In the chimney sweeper and Holy Thursday written by William Blake, Blake uses the theme of innocence. In the chimney sweeper song of experience there are six stanzas with four verses each whereas in Holy Thursday song of innocence there are three stanzas with four verses each. In the two poems Blake shows his feelings about the way people treat the children. The aim is to find out how William Blake portray childhood with the theme of innocence in both poem. In the Chimney Sweeper, “And my father sold me while yet my tongue” shows that the speaker tells us the readers about his childhood and there is the theme of rejection s it runs out his father sold him before he could barely talk.
One can easily visualize from the word “hear” the cries and the sigh of the children, chimney sweepers and the soldiers alike. Churches become sooty not only literally, but also metaphorically through the Church of England 's downplaying of the shameful child labor system. English soldiers in the 1790s were, like chimney sweeps, treated brutally. The blood of these young men metaphorically stains royal residence walls. Women
William Blake and William Wordsworth both present views of the obtaining, losing and regaining of innocence within their work. From Blake’s perspective, ‘Chimney Sweeper’ reflects the belief that it is possible to regain innocence once it has been lost, hence appearing in Songs on Innocence by taking away a child’s innocence through trials on this earth, returning it to him in death. Whereas, Songs of Experience the sweeper is aware of the idea that the church and king manipulate people causing him to criticise religion, just like Blake criticises religion for being the root of the problem. On the other hand, Wordsworth reveals his reflections of innocence through ‘Anecdotes for Fathers’. ‘Chimney Sweeper’, is a poem that first appeared in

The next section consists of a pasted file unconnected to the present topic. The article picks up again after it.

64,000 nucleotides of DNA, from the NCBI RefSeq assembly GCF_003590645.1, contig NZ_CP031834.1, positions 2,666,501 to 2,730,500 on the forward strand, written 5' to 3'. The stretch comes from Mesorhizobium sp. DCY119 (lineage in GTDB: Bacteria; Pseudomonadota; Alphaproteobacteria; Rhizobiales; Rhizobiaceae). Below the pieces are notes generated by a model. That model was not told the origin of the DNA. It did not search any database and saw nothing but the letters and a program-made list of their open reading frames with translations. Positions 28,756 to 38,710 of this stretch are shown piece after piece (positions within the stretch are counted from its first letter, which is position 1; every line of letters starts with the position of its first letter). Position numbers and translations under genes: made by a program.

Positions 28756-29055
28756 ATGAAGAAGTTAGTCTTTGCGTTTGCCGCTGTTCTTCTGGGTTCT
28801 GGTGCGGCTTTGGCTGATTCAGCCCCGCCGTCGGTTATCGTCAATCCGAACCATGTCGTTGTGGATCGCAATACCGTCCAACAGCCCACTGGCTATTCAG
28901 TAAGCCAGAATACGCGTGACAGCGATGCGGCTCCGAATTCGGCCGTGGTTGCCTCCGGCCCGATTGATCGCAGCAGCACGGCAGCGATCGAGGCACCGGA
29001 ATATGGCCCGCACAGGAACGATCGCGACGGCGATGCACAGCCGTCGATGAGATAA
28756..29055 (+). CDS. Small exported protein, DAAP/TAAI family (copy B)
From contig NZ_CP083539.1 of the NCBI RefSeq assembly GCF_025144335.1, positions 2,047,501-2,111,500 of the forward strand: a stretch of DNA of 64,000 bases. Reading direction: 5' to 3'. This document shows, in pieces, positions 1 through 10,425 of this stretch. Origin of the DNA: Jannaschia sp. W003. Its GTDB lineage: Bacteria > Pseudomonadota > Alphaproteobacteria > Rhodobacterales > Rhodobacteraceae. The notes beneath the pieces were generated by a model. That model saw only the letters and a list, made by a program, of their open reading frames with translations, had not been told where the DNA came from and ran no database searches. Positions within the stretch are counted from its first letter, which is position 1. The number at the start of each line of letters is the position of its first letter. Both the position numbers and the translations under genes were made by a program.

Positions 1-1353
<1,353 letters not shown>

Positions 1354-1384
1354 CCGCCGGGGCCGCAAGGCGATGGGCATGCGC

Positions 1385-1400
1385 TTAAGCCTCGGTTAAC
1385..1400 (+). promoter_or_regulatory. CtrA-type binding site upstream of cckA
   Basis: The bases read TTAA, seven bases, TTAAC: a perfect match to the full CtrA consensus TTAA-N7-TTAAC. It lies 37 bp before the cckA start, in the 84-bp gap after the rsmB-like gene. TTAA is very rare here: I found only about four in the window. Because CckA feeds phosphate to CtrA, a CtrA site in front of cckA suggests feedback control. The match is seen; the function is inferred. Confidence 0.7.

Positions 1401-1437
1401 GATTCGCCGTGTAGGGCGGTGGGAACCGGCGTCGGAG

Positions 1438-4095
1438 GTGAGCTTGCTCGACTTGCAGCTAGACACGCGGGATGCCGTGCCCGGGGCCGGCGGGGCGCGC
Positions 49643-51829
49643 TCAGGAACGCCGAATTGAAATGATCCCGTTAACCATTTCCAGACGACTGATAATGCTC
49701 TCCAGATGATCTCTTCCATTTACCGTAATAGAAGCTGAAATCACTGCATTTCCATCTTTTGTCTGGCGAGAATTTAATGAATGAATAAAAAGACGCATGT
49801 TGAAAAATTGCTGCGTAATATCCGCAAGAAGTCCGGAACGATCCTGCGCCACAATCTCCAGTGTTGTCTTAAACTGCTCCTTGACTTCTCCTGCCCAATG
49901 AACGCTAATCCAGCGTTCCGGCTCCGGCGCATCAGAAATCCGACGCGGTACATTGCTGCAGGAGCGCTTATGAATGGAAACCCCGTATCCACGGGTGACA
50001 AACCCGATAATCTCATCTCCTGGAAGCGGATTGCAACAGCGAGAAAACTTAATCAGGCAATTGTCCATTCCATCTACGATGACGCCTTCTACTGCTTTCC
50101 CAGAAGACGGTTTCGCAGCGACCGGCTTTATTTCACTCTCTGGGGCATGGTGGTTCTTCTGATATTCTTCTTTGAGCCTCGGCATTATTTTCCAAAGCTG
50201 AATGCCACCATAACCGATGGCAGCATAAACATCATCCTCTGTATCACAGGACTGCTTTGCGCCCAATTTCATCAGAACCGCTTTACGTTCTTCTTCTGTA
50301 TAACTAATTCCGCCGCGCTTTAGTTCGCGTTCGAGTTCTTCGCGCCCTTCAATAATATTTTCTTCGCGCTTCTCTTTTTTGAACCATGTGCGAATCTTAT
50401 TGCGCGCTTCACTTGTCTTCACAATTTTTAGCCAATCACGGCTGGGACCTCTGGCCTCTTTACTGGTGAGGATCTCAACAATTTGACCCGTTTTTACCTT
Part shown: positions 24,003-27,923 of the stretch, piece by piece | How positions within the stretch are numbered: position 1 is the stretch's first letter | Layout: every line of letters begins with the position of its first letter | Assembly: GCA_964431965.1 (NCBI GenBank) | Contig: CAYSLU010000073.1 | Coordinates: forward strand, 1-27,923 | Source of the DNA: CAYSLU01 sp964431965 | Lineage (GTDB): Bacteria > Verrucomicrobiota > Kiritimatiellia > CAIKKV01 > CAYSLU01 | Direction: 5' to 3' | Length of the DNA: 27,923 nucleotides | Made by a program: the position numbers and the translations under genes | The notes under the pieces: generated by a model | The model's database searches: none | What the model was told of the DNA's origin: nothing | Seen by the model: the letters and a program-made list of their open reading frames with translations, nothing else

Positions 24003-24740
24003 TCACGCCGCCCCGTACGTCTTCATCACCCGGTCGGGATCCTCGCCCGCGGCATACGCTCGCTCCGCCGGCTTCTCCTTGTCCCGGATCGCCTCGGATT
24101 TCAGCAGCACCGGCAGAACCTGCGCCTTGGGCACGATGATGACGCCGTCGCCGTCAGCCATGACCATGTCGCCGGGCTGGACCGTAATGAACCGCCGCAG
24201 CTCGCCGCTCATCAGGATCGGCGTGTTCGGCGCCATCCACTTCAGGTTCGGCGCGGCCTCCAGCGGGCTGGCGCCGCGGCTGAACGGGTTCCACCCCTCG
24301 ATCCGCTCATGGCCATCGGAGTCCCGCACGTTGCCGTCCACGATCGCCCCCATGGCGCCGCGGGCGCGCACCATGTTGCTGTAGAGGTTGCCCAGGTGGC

In the second stanza he generalizes the inhumane situation by repeating the word “every”, as the speaker says “In every cry of every Man, /In Infant’s cry of fear, /In every voice, in every ban, /The mind-forg’d manacles I hear:” (L. 5-8) In the third stanza, he gives another example of another social issue that appeared during that time, the suffering of chimney sweepers when he wrote “How the Chimney-sweeper’s cry” (L.9) which is a clear example of child abuse by materialism and the industry. He criticizes clergymen who allow such thing to happen to children “Every blackning Church appalls” (L.10) In addition to the chimney sweepers he mentions the soldiers as an example of suffering individuals. He pictures them as “hapless Soldier’s sighing” (L.11) The last victim of the corrupted society that Blake mentions are the “harlot”. Athe speaker states that the “blights with plagues the Marriage hearse” (L.16) and Changjuan Zhan states that “The unfortunate women are forced to be harlots. Just according to their curses, we can see everything covered with darkness, so the wedding becomes a funeral” (1613).